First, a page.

• Contact information, including email and mailing addresses
     
  • Positions (if not clear by title), such as who represents human resources, who is the department head, and who are potential colleagues

Learn about each interviewer’s background by looking at her bio on the company’s website or reviewing her LinkedIn profile, noting career progression and special interests. This information can help you understand how to frame your responses, shape questions, and manage the flow of conversation during the interview. Plus, you’ll have the details you need to send a thank-you note.

5. Uncovering the Difference Between Official and Working Job Titles

Many job seekers do not take the time to truly understand all the terms that companies use to describe openings within their organizations. Even the most discerning person may draw incorrect or incomplete conclusions about a position based on its title and job description. What’s crucial is grasping that there is often a gap between your understanding as a job seeker and the intent of the employer, which may have an unusual organizational structure or quirky corporate lingo.

So don’t rely on job titles to identify positions for which you are qualified and don’t assume that you are ill-suited for a job based solely on the written description. Do your best to vet opportunities by researching a company, its culture, and its representatives with whom you are interviewing. When you meet with hiring decision-makers, ask clarifying questions about work content so that you can be sure you understand the requirements. Then, use this knowledge to reference professional experiences, skills, and accomplishments most relevant to the job opening.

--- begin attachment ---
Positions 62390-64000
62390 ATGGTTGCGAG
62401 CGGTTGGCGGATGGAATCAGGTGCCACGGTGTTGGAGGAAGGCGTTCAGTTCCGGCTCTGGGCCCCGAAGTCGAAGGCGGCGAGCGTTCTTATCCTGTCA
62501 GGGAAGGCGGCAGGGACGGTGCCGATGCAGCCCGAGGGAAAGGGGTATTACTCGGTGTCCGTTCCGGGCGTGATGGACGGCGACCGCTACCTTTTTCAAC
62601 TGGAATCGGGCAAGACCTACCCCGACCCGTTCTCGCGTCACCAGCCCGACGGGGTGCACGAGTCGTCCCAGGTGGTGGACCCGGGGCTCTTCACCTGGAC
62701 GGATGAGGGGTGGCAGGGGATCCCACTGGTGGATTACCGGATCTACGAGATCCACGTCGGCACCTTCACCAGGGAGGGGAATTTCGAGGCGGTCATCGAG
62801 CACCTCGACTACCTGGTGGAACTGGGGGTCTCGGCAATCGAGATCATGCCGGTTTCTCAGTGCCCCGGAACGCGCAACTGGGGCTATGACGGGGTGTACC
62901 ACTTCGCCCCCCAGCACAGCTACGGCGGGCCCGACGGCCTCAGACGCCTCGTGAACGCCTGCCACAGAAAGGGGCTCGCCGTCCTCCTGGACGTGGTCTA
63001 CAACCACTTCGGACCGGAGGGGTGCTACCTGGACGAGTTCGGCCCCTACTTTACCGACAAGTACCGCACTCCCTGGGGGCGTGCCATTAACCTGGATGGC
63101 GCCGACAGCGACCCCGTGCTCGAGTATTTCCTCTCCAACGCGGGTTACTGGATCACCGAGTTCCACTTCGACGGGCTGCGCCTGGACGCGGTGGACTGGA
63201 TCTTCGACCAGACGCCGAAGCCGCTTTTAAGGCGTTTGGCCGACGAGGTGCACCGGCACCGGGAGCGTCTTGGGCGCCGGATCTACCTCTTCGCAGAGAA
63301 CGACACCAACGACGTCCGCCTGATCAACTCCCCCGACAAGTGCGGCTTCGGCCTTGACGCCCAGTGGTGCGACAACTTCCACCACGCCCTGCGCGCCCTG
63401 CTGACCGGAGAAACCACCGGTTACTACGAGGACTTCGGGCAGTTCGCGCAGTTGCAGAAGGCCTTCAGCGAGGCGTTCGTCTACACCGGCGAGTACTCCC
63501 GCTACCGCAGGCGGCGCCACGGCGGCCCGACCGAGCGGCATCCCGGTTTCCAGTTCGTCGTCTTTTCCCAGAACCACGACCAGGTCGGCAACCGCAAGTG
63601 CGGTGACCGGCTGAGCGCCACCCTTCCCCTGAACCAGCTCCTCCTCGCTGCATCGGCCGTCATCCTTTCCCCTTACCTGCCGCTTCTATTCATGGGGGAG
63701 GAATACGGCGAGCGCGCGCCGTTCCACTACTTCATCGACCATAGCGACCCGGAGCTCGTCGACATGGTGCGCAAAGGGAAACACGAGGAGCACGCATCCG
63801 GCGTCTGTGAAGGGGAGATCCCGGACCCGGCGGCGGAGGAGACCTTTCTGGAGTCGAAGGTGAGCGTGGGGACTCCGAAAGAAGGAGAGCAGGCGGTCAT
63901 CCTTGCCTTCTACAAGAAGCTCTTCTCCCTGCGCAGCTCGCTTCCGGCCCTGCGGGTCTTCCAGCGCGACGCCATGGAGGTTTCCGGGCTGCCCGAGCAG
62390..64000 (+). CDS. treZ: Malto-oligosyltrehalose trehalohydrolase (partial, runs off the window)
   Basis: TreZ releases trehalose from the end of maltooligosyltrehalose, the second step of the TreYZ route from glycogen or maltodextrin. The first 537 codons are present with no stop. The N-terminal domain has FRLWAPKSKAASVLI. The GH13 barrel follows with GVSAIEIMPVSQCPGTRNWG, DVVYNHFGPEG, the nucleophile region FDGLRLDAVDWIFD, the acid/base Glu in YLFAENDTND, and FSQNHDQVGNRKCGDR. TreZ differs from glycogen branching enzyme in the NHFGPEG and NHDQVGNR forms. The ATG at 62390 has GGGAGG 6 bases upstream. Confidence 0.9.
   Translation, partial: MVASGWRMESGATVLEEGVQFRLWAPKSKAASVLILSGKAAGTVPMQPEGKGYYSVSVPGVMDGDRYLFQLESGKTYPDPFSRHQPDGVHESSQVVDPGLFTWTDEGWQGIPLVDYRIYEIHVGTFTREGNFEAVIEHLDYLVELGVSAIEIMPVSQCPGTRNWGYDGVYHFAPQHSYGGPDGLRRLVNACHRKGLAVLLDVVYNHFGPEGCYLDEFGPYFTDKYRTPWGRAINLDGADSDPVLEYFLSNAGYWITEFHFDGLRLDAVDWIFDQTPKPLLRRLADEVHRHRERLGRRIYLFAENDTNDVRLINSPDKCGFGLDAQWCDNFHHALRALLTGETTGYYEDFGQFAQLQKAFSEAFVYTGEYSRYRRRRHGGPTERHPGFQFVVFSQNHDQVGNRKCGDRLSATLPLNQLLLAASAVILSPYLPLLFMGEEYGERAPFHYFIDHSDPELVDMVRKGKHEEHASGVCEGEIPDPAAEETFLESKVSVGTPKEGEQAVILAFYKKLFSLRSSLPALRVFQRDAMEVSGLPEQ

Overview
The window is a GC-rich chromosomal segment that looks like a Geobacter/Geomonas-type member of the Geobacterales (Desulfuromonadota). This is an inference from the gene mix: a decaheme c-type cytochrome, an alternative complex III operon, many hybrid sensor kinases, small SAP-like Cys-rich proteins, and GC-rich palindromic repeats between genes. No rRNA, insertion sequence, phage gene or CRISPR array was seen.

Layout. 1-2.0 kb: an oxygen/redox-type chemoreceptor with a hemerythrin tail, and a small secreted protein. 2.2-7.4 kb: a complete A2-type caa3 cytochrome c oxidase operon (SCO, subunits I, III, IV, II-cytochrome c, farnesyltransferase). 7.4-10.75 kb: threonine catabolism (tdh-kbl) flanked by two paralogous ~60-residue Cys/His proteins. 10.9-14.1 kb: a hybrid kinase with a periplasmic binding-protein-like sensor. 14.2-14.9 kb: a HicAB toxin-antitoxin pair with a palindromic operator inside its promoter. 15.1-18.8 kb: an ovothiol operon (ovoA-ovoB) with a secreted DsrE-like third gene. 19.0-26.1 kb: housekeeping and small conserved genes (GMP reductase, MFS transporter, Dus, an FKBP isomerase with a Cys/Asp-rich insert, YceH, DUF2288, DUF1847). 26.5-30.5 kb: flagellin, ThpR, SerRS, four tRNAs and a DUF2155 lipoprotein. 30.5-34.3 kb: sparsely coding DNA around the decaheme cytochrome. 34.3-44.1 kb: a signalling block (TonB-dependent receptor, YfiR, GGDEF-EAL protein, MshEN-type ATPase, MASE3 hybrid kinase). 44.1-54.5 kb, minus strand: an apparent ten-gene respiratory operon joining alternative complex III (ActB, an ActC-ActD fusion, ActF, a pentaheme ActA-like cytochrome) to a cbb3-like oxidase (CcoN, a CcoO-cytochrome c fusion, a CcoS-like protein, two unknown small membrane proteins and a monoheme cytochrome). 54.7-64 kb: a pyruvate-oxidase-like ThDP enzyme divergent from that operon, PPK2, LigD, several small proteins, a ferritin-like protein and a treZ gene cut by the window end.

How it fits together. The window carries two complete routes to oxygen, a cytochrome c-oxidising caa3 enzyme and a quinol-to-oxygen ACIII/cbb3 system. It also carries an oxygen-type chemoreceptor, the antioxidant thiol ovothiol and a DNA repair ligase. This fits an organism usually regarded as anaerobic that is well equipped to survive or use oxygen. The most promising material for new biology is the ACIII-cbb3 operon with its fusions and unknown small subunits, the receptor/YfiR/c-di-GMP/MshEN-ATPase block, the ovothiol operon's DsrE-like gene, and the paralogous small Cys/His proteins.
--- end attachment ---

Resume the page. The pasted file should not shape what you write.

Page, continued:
6. Sending Thank-You Notes

Many job seekers forgo sending thank-you notes because they think that this step will not play a significant role in the hiring decision. While it’s true that many companies call back candidates before a message can be composed and delivered, proper follow up contributes to success in a job search.

Differentiate yourself from other candidates by thanking your interviewers. Craft a thank-you note that conveys your appreciation and solidifies your position as a strong candidate. In your written communications, reinforce the value of your capabilities and let the hiring manager know that you are truly interested in the opportunity. These messages increase the likelihood that you will receive an offer.

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Meg Favreau's picture

I TOTALLY agree about the importance of defining your ideal job. I also know that often, you have to take jobs that are less than ideal -- but defining what you do want not only helps focus your search, but can increase your confidence in interviews as well.

Will Chen's picture

A good thank you note can make a big difference, especially if the note talks about a specific part of the interview process that went really well. This reminds the potential employer of your positive traits, and also give them the sense that they are not just receiving a mass-spam thank you note. Great tips Julie!

Guest's picture

I was just hired for a position and when I went in to fill our paper work, I noticed the Thank you card I had wrote to the interviewer was on her desk when I arrived. It made me feel good to see that they had it and displayed it too. I will be writing them for every interview I get from now on.

Julie Rains's picture

Thanks for sharing! Someone else told me a similar story -- glad that helped.

Kentin Waits's picture

Writing a good thank-you note is a lost art! Thanks for mentioning this as a key piece in the job search.